His philosophy went on to become the motto for TEAM JIM which raised $2,700 last year for brain tumor research at the Preston Robert Tisch Brain Tumor Center at Duke University Hospital. Just as significantly for me personally, though, his perspective has guided me as his medical power of attorney, caretaker, and son through this journey.
Almost a year of radiation treatments, chemotherapy treatments, visits to the Preston Robert Tisch Brain Tumor Center at Duke, CT, PET, and MRI scans later, I asked him again what he was thinking and feeling about all that was happening. Again, he said, “Just keep putting one foot in front of the other until they stop moving.”
Just as this mantra of his has been in play for him and I throughout the duration of this journey so far, so has prayer, whether the prayerful support of many friends and family or my own. Prayer under these circumstances has turned out to be a knee-jerk, almost involuntary, response for me throughout this experience simply because of the humbling process that begins when getting a glimpse of the shaded valley that we will all walk through at some point.
With so much out of the reach of my control or my dad’s, prayer has been the steady mast that has held up the sails on this ship so that it can continue moving forward from one day to the next. It has served as the kite string keeping my flight grounded as the winds have continued to blow. It has been the walking stick providing stability as I’ve continued to put one foot in front of the other.
New questions and unknowns have surfaced at every turn along the way of our journey and, for each, an answer has been sought through prayer. While some answers have been revealed, some questions have yet to be answered and new ones seem to materialize with every passing moment. But, I am learning, thanks to the combined wisdom of my earthly father and my Abba, my father above, to just take one day at a time and to trust God with the bigger picture.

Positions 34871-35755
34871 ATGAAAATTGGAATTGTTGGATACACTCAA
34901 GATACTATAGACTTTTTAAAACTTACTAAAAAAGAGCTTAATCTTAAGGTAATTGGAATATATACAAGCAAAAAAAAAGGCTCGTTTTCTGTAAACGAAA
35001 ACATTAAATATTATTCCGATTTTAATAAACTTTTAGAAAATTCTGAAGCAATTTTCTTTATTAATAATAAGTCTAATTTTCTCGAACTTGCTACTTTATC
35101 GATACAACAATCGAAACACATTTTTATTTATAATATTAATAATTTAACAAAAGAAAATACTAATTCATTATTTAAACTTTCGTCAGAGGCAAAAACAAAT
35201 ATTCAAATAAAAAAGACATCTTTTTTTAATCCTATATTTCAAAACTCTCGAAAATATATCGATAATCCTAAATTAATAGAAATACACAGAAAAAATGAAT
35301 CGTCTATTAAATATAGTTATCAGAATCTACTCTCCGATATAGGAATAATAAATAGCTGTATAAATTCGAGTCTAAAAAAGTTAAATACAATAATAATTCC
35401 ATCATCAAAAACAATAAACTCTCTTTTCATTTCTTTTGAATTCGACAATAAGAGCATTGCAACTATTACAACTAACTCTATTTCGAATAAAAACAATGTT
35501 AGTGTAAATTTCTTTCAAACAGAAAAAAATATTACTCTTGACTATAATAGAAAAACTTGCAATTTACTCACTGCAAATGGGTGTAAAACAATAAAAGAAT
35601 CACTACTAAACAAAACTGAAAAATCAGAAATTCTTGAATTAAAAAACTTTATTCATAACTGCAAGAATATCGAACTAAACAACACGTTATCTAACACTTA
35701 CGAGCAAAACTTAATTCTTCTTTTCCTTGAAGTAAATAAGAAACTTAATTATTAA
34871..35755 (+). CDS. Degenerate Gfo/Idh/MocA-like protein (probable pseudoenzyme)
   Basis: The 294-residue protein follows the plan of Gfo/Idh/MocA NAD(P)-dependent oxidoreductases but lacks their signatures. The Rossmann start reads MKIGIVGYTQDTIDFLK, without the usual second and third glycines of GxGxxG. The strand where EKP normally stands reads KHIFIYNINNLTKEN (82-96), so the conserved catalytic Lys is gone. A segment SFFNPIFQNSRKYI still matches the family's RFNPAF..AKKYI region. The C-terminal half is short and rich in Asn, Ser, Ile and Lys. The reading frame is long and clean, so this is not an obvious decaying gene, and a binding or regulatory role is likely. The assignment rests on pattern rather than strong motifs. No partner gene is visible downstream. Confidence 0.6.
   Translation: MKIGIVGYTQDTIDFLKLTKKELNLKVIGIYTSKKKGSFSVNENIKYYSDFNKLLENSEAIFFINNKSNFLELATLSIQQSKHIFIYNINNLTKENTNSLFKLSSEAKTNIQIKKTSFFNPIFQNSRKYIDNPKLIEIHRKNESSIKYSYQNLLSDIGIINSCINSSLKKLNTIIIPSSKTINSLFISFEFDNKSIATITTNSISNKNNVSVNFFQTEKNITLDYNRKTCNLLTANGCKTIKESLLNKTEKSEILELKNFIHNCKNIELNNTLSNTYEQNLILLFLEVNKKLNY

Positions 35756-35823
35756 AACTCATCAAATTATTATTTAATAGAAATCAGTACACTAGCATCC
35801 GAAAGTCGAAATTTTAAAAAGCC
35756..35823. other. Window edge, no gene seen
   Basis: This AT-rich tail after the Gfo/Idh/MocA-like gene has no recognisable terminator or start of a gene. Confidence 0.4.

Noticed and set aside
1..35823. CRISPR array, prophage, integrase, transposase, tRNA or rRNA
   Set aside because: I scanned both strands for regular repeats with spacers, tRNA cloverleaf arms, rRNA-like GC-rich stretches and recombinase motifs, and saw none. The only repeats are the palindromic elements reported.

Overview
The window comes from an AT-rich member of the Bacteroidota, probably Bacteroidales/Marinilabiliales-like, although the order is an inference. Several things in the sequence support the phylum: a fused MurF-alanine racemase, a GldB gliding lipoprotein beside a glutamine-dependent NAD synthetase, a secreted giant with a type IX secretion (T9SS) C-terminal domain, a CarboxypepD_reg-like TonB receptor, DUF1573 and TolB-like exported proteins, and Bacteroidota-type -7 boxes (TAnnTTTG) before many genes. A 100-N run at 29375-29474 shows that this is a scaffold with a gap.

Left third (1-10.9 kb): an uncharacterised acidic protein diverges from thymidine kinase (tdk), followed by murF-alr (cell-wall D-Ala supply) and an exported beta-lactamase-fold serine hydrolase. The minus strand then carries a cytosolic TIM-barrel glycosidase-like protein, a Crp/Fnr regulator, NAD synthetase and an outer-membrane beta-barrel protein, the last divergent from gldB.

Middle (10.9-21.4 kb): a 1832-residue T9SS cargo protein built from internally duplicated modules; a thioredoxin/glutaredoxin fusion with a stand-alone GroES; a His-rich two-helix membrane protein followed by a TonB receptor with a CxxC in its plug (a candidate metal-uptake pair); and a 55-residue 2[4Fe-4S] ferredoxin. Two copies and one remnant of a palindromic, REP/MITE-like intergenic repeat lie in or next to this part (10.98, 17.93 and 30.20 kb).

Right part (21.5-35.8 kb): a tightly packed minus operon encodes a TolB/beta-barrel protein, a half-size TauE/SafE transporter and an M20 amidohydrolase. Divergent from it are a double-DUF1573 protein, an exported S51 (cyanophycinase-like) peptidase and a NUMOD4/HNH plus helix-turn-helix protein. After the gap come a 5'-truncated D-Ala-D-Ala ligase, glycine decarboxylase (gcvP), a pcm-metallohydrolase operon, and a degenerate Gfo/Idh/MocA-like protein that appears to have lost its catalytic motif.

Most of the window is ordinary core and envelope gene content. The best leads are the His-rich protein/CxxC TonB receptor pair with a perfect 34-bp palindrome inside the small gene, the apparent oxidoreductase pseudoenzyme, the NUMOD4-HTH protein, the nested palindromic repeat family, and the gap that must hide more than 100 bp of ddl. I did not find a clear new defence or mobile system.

One would never expect a 1978 Texas Instruments pocket calculator to be able to process the same information that a brand new, top-of-the-line 2011 Apple desktop computer could. Likewise, it would be foolish to think that we, with our finite human brains, could comprehend the bigger picture that God see’s and understands when he looks down on every passing moment, experience, and challenge that we face in our lives.
What we can do, though, is trust Him and know that, some time, a new day will dawn that will have no sunset and all will be made right. Because, according to Philippians 3:21 (NLT), if we choose to trust Him, we can know that “we are citizens of heaven, where the Lord Jesus Christ lives. And we are eagerly waiting for him to return as our Savior. He will take these weak mortal bodies of ours and change them into glorious bodies like his own, using the same mighty power that he will use to conquer everything, everywhere.”
It was just this morning that I came across Philippians 4: 5 and 6 (NIV) where it says: “Do not be anxious about anything, but in everything, by prayer and petition, with thanksgiving, present your requests to God. And the peace of God, which transcends all understanding, will guard your hearts and your minds in Christ Jesus.”
It is “God’s peace, which is far more wonderful than the human mind can understand,” (NLT) or, as the King James Version puts it so beautifully, “the peace of God, which passeth all understanding,” that I hope and pray my Dad, the appropriately named best man in my wedding and my long-time best friend, will continue to open himself to and trust. At the same time, I will continue to drink my daily coffee black, like him, and, while putting one foot in front of the other, do my best to not be anxious about anything but, instead, present my heart to my father in heaven with thanksgiving. You can add milk and sugar to your coffee if you prefer, but, please join me and pray daily, in support of my dad, and accept God’s grace and peace, which is, indeed, sufficient.